Golden Globes: Christian Bale Thanks ‘Satan’ for Inspiration to Play Dick Cheney

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Jordan Strauss/Invision/AP/Annapurna Pictures

Actor Christian Bale thanked “Satan” for helping him prepare for his role as former Vice President Dick Cheney in his Golden Globe acceptance speech Sunday after winning Best Actor in a Motion Picture Musical or Comedy for Vice.

Christian Bale, who previously won a Golden Globe for his 2011 role in The Fighter, thanked his wife early in his speech, saying she had advised him to say less while he was up there because she knew how much trouble he could get in to. The actor then thanked Satan for providing inspiration on how to play Cheney.

“Thank you to Satan for giving me inspiration for playing this role.” the Dark Knight star also suggested portraying another high-profile Republican, naming Senate Majority Leader Mitch McConnell (R-KY).

Despite his criticism of Cheney Sunday, Christian Bale previously praised the former vice president for his commitment to his loved ones and his love of learning.

“He was a wonderful family man — he’s a great dad, he’s an avid reader, he has a brain like a vice and he constantly reads history,” the actor said in an interview with Fox News last month. ”He was very laid-back. He would have been very happy to be a lineman in Wyoming if he hadn’t met Lynne, who said to him, ‘No, that doesn’t cut it. You need some ambition.’ What would have been if they hadn’t met?”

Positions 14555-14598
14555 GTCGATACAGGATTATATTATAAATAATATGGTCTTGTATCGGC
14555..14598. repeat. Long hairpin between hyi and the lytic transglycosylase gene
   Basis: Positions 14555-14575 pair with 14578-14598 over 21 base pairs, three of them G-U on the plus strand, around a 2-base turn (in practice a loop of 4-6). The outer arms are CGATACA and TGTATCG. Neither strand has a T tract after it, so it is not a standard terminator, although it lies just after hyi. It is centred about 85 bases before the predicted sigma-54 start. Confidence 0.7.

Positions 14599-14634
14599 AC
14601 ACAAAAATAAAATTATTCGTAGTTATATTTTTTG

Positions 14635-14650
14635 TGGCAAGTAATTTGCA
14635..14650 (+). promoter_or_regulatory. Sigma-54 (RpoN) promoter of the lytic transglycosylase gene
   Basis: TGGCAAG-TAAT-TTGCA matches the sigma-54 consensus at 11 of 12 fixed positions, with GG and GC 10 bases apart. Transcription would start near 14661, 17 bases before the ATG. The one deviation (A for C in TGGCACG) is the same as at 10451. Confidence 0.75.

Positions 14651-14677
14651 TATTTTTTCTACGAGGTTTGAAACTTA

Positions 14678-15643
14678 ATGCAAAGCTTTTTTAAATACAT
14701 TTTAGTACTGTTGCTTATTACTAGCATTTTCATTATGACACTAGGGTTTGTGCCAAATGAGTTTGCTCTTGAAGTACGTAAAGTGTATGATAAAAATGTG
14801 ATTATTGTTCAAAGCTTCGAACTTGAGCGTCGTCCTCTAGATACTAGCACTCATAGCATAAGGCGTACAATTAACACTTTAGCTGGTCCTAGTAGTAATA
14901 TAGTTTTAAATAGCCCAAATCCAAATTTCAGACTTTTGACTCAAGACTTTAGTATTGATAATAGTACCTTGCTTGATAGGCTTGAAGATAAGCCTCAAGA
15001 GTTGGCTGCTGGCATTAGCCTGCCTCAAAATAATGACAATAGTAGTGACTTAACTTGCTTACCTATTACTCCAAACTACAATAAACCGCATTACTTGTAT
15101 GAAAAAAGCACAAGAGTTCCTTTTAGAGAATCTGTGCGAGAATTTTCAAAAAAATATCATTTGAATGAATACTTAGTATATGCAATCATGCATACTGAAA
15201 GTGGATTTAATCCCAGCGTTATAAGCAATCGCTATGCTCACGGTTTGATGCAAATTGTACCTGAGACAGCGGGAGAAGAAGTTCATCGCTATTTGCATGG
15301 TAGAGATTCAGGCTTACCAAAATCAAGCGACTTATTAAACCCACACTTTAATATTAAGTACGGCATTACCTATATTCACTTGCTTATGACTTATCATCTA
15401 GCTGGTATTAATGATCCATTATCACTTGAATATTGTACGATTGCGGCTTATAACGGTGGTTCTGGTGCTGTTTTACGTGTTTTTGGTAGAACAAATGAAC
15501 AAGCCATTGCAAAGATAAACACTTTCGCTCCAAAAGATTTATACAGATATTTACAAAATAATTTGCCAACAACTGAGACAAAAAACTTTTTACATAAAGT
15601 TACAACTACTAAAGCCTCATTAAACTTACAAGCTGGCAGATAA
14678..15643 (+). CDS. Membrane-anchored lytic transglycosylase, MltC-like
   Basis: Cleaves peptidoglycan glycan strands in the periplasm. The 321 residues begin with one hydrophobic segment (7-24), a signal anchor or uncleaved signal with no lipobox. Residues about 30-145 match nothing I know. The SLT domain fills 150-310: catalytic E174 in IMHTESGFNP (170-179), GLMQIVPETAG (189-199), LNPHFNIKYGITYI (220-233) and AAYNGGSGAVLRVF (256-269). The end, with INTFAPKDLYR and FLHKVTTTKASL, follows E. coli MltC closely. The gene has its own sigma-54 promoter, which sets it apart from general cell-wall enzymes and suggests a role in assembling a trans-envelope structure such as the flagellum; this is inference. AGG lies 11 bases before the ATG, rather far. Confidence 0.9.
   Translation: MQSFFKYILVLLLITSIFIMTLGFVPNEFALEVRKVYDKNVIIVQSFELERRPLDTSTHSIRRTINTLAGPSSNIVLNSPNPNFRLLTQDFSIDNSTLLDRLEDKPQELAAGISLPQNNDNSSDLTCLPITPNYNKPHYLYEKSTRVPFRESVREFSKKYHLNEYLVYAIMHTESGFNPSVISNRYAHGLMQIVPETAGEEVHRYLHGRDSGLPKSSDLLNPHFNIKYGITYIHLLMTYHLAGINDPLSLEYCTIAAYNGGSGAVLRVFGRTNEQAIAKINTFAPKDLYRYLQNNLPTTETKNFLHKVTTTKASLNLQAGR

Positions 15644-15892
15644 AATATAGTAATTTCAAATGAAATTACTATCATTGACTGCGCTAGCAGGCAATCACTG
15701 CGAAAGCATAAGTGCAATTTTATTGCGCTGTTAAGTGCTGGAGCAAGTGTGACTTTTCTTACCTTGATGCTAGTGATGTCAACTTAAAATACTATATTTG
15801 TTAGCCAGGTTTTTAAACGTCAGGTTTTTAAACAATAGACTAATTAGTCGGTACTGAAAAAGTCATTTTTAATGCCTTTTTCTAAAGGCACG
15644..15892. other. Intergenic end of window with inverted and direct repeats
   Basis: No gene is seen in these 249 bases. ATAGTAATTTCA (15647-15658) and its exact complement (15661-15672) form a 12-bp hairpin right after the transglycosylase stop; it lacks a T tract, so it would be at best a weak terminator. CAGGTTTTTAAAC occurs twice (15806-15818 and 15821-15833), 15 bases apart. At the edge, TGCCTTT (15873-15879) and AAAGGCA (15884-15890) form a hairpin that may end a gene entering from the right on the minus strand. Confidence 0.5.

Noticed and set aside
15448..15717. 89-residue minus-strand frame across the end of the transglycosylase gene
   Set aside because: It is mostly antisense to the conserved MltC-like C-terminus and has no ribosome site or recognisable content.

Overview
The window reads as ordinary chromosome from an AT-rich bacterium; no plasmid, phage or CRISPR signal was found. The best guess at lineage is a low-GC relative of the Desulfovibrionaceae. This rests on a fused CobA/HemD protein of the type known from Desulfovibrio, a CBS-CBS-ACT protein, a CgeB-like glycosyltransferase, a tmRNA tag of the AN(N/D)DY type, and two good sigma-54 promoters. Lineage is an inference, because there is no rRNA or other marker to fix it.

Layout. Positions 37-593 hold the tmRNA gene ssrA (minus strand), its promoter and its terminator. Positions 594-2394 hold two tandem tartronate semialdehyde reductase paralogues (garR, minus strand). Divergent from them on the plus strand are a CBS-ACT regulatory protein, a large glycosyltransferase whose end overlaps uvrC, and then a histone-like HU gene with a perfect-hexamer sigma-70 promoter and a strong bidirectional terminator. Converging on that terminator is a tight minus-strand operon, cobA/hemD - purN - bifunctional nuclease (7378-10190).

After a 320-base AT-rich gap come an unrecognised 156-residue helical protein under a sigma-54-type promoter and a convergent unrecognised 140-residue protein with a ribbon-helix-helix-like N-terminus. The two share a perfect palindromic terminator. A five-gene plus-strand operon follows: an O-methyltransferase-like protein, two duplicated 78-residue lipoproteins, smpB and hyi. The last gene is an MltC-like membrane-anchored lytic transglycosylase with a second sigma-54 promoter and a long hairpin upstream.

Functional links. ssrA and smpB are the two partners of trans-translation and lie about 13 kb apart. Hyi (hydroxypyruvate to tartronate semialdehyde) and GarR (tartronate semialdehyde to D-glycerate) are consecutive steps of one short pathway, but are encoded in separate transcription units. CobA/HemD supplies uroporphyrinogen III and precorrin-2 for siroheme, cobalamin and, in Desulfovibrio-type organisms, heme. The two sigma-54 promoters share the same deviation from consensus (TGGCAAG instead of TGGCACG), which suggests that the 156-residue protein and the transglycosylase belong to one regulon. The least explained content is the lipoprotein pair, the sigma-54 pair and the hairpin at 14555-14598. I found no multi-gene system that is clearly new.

Director Adam McKay’s Cheney biopic Vice staged an awards-season coup, landing a leading six nominations from the 76th annual Golden Globe Awards to narrowly edge more expected favorites like Bradley Cooper’s tear-jerking revival A Star Is Born, the interracial road-trip drama Green Book and the period romp The Favourite.

Vice topped all contenders in the nominations that were announced at the Beverly Hilton Hotel in Los Angeles, including best picture, comedy, and best actor nominations for Christian Bale’s nearly unrecognizable performance as the former vice president. It also earned nominations for Amy Adams’ Lynne Cheney, Sam Rockwell’s George W. Bush and for the screenplay and direction by McKay, the veteran comedy filmmaker who once skewered politicians as a Saturday Night Live writer.

For even the often-quirky selections of the Hollywood Foreign Press Association, a collection of 88 mostly lesser-known freelance film journalists, the strong support for Vice, which arrived in theaters on December 25, was a surprise. Even its categorization of the film — a highly critical portrait of Cheney as a power-hungry, behind-the-scenes tyrant — as a comedy raised some eyebrows, as did Globes recent comedy selections Get Out and The Martian.

The Associated Press contributed to this report. 

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